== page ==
Sen. Tom Cotton (R-Ark.) claimed yesterday that he had put forward the idea of purchasing Greenland to the Danish ambassador to the U.S. and that he had proposed the plan to President Trump last year, stating that he believes the territory could constitute a defensive tactic against China and Russia. Sen. Cotton’s comments follow President Trump’s decision earlier this week to cancel a trip to Denmark after the country rebuffed his offer to buy Greenland, Rebecca Ballhaus reports at the Wall Street Journal.

Trump’s idea to buy Greenland is “far from absurd,” Marc A. Thiessen writes at the Washington Post, highlighting the resources on the island and arguing that the melting of the Arctic sea ice as a consequence of global warming will open a new sea route for commercial and military vessels.


French President Emmanuel Macron has called for the fires raging through the Amazon rainforest to be top of the agenda at this weekend’s meeting of G-7 industrialized nations, calling the issue an “international crisis.” Tom Phillips reports at the Guardian.

France’s main objective as host of the G-7 summit will be to avoid drama, unlike the situation last year which was overshadowed by President Trump’s disagreements with world leaders and his refusal to sign a joint communiqué. Karen DeYoung and Josh Dawsey explain at the Washington Post.


House Judiciary Chairman Jerrold Nadler (D-N.Y.) has called on the four House panels investigating President Trump to share documents and other materials relevant to his committee’s probe into whether to instigate articles of impeachment. Andrew Desiderio and Kyle Cheney report at POLITICO.

An attack on a West Bank settlement has killed one Israeli and injured two others, according to an Israeli army statement, with the Hamas politburo chief Ismail Haniyeh commenting that the explosion is a message to Israel to “stay away from the powder keg called Jerusalem.” Yotam Berger, Yaniv Kubovich and Jack Khoury report at Haaretz.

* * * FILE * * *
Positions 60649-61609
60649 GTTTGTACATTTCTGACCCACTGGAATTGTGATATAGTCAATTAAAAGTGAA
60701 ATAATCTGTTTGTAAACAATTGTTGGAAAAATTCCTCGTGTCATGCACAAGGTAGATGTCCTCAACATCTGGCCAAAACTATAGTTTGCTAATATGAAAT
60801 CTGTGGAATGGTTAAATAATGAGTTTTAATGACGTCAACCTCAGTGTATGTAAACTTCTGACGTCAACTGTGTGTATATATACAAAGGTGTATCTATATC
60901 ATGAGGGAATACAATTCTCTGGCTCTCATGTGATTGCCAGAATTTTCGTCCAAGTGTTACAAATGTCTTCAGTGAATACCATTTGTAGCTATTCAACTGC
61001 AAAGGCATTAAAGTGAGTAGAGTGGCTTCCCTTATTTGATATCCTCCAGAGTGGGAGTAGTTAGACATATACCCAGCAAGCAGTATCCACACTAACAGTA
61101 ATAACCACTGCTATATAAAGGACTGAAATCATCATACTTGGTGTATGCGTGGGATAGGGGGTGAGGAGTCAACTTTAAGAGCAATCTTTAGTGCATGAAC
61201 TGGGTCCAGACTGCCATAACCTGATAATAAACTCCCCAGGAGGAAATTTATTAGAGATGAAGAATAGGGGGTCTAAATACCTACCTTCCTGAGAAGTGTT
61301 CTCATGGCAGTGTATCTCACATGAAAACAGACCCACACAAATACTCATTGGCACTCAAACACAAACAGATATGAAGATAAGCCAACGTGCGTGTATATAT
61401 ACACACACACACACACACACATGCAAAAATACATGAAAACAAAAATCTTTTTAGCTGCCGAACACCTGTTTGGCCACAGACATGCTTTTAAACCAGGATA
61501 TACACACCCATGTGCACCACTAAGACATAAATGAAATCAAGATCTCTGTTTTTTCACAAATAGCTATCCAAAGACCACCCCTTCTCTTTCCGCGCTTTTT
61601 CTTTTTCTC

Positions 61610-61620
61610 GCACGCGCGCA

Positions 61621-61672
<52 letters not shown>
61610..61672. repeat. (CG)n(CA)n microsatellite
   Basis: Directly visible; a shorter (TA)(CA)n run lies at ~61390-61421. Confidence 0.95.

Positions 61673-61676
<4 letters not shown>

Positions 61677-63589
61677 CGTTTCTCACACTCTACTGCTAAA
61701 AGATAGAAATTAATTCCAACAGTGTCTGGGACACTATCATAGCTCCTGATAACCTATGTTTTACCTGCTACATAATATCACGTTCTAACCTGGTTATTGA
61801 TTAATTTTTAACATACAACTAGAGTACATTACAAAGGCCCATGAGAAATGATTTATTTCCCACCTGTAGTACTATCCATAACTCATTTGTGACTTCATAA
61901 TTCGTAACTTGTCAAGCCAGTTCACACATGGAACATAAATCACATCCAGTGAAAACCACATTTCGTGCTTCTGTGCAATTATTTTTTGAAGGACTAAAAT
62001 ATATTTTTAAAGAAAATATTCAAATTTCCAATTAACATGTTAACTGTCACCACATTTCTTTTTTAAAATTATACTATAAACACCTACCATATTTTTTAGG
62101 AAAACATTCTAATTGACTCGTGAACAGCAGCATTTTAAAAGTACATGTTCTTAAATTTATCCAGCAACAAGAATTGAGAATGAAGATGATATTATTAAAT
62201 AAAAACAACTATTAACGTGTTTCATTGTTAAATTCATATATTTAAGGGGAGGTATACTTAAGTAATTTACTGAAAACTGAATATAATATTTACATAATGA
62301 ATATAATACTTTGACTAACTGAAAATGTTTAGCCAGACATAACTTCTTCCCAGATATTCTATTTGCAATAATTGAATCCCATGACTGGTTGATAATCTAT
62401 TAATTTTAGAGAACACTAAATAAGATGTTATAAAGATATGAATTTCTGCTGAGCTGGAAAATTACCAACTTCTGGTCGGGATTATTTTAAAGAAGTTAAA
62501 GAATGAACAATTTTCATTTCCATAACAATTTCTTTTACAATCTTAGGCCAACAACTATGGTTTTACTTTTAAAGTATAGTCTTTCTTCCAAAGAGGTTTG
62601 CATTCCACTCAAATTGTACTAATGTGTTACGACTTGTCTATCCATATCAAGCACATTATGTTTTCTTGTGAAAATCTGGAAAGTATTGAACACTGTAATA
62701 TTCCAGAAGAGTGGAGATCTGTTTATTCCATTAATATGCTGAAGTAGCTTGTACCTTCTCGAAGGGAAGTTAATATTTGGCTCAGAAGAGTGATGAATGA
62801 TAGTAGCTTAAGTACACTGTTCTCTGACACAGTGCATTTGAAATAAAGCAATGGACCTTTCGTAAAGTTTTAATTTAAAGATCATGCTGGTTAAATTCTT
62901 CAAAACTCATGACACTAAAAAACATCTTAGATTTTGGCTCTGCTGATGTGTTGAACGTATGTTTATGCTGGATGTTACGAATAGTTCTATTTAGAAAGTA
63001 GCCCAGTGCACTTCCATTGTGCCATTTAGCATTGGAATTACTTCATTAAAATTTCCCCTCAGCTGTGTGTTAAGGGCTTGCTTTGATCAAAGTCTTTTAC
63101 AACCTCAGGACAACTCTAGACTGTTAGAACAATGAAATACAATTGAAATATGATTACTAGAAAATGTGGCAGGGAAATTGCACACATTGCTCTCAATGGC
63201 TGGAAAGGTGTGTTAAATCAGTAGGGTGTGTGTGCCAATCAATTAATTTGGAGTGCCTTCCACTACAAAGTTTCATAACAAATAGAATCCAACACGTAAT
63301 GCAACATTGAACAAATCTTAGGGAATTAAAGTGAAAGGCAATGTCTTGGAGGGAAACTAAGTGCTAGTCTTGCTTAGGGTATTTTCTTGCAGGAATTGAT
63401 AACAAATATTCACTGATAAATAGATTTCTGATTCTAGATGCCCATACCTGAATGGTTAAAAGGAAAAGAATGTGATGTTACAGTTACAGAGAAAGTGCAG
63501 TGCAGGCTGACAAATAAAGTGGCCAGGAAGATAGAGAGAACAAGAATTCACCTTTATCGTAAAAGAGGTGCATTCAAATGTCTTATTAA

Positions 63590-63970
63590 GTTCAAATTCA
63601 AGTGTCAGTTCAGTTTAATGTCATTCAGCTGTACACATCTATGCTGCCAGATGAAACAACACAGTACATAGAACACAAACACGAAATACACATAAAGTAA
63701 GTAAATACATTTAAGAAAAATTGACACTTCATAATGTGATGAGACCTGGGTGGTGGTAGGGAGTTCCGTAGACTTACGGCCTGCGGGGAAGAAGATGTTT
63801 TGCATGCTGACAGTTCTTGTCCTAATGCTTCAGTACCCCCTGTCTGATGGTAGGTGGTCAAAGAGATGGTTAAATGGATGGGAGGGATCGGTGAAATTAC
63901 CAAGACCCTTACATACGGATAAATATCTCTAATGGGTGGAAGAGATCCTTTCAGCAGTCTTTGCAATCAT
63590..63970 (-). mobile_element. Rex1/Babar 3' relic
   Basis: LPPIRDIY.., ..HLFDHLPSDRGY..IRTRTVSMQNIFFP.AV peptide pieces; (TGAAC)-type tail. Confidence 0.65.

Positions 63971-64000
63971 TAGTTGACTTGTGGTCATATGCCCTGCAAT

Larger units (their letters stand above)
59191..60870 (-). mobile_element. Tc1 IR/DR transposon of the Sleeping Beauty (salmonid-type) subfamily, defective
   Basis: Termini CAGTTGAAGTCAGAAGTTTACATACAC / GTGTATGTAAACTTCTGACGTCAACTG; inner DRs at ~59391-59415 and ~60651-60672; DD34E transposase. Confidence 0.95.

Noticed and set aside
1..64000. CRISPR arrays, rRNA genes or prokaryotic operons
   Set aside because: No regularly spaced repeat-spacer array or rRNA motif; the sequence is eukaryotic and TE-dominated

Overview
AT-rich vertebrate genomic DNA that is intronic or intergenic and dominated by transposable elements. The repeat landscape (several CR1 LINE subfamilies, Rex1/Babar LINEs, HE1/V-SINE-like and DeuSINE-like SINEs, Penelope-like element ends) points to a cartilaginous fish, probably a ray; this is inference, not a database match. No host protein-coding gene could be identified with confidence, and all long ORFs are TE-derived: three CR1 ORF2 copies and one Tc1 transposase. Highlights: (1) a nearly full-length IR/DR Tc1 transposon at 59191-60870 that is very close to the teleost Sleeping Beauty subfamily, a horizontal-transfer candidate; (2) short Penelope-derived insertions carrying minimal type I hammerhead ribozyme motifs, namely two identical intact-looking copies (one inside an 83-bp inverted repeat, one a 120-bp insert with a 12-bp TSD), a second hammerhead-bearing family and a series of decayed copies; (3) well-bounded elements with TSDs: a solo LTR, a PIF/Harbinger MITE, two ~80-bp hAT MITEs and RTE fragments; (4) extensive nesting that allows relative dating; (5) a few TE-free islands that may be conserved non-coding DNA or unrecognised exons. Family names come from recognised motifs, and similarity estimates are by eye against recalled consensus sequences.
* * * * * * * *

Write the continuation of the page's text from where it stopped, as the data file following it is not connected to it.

Vietnamese Prime Minister Nguyen Xuan Phuc and Australian Prime Minister Scott Morrison today expressed concern about Chinese activities in the South China Sea and agreed to cooperate to maintain peace, stability and freedom of navigation. The meeting follows yesterday’s statement by the U.S. that China has been interfering in oil and gas activities in waters claimed by Vietnam, James Pearson and Khanh Vu report at Reuters.

The U.S. today sent a navy ship through the Taiwan Strait in a move that could further exacerbate tensions with China. Idrees Ali reports at Reuters.

The Huawei executive Meng Wanzhou is not being used as a bargaining chip in the U.S.-China trade war, U.S. Secretary of State Mike Pompeo said yesterday. The BBC reports.

President Trump’s plan to cut the foreign aid budget has been scrapped over fears that the funding freeze would undermine Congress’s ability to pass a bipartisan budget deal. John Bresnahan, Jennifer Scholtes and Marianne Levine report at POLITICO.

The U.S. offer to sell Patriot missile defense systems to Turkey has expired, a State Department official said yesterday, the expiration coming amid concerns over Turkey’s decision to accept a delivery of a Russian-made surface-to-air missile system. Rebecca Kheel reports at the Hill.

Talks between U.S. officials and the powerful Venezuelan, Diosdado Cabello, have been hailed by Trump administration officials as a breakthrough, Michael Stott explains at the Financial Times.

“The shipping sector is on notice that we will aggressively enforce U.S. sanctions,” a State Department official said yesterday regarding the possibility that private companies would assist the docking of an Iranian tanker traveling through the Mediterranean. Lesley Wroughton reports at Reuters.

A report released yesterday by a U.N. Independent International Fact-Finding Mission highlighted the use of sexual violence against ethnic minorities in Myanmar, drawing attention to the Myanmar military’s “clearance operations” in 2017 in areas inhabited by the Rohingya Muslim minority. The U.N. News Centre reports.

Sudan’s former president Omar al-Bashir has appeared before court in Sudan. The dictator was subject to an international arrest warrant and U.S. sanctions, and was ousted following mass protests that started in December, Tom Wilson reports at the Financial Times.

Foreign countries’ bids for oil contracts in Libya are fueling the civil war in the country, Samuel Ramani explains at Foreign Policy.